69You 'member w'en de hard tam come on Les Etats Unis
70An' plaintee Canayens go back for stay deir own contrée?
71Wall! jus' about 'dat tam again I go Rivière du Loup
72For sole me two t'ree load of hay--mak' leetle visit too--
73De freight train she is jus' arrive--only ten hour delay--
74She 's never carry passengaire--dat 's w'at dey always say--
75I see poor man on char caboose--he 's got heem small valise
76Begosh! I nearly tak' de fit,--It is--it is Bateese!
77He know me very well dis tam, an' say "Bon jour, mon vieux
78I hope you know Bateese Trudeau was educate wit' you
79I 'm jus' come off de State to see ma familee encore
80I bus' mesef on Central Fall--I don't go dere no more."
81"I got no monee--not at all--I 'm broke it up for sure--
82Dat 's locky t'ing, Napoleon, de brakeman Joe Latour
83He 's cousin of wan frien' of me call Camille Valiquette,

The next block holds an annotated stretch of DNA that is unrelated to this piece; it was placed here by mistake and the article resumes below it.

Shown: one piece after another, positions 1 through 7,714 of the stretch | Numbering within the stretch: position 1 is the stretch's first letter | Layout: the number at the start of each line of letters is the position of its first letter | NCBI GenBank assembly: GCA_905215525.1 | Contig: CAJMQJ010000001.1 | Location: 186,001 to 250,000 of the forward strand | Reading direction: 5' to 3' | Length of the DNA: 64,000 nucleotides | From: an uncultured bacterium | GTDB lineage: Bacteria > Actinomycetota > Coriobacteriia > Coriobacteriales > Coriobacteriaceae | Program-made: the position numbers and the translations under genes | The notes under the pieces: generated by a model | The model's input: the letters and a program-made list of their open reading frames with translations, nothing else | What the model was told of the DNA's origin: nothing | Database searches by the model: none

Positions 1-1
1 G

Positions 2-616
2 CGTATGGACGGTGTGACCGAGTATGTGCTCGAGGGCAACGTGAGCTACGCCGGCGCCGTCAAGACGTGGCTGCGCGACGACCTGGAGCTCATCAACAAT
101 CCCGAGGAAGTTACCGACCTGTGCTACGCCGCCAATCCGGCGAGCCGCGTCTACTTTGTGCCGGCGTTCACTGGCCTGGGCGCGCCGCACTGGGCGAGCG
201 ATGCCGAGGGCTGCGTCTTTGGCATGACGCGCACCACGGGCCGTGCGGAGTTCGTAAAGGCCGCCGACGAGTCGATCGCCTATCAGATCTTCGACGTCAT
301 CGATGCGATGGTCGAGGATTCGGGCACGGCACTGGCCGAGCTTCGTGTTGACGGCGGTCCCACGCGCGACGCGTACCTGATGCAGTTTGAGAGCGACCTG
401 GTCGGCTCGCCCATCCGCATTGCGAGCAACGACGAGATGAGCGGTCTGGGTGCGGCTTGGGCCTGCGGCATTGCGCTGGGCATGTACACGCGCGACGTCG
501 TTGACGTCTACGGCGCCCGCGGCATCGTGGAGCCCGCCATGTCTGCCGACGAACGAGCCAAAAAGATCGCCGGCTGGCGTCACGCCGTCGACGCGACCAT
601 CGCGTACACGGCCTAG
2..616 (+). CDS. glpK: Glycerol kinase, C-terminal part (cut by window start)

84Conductor too 's good Canayen--don't ax me no tiquette."
85I tak' Bateese wit' me once more "Hotel du Canadaw"
86An' he was glad for get de chance drink some good w'isky blanc!
87Dat 's warm heem up, an den he eat mos' ev'ryt'ing he see,
88I watch de w'ole beez-nesse mese'f--Monjee! he was hongree!
89Madame Charette wat 's kip de place get very much excite
90For see de many pork an' bean Bateese put out of sight
91Du pain doré--potate pie--an' 'noder t'ing be dere
92But w'en Bateese is get heem t'roo--dey go I don't know w'ere.
93It don't tak' long for tole de news "Bateese come off de State"
94An' purty soon we have beeg crowd, lak village she 's en fête
95Bonhomme Maxime Trudeau hese'f, he 's comin' wit' de pries'
96An' pass' heem on de "Room for eat" w'ere he is see Bateese.
100An if I never see de State, I 'm sure I don't care--me."
101"Correc'," Maxime is say right off, " I place you on de farm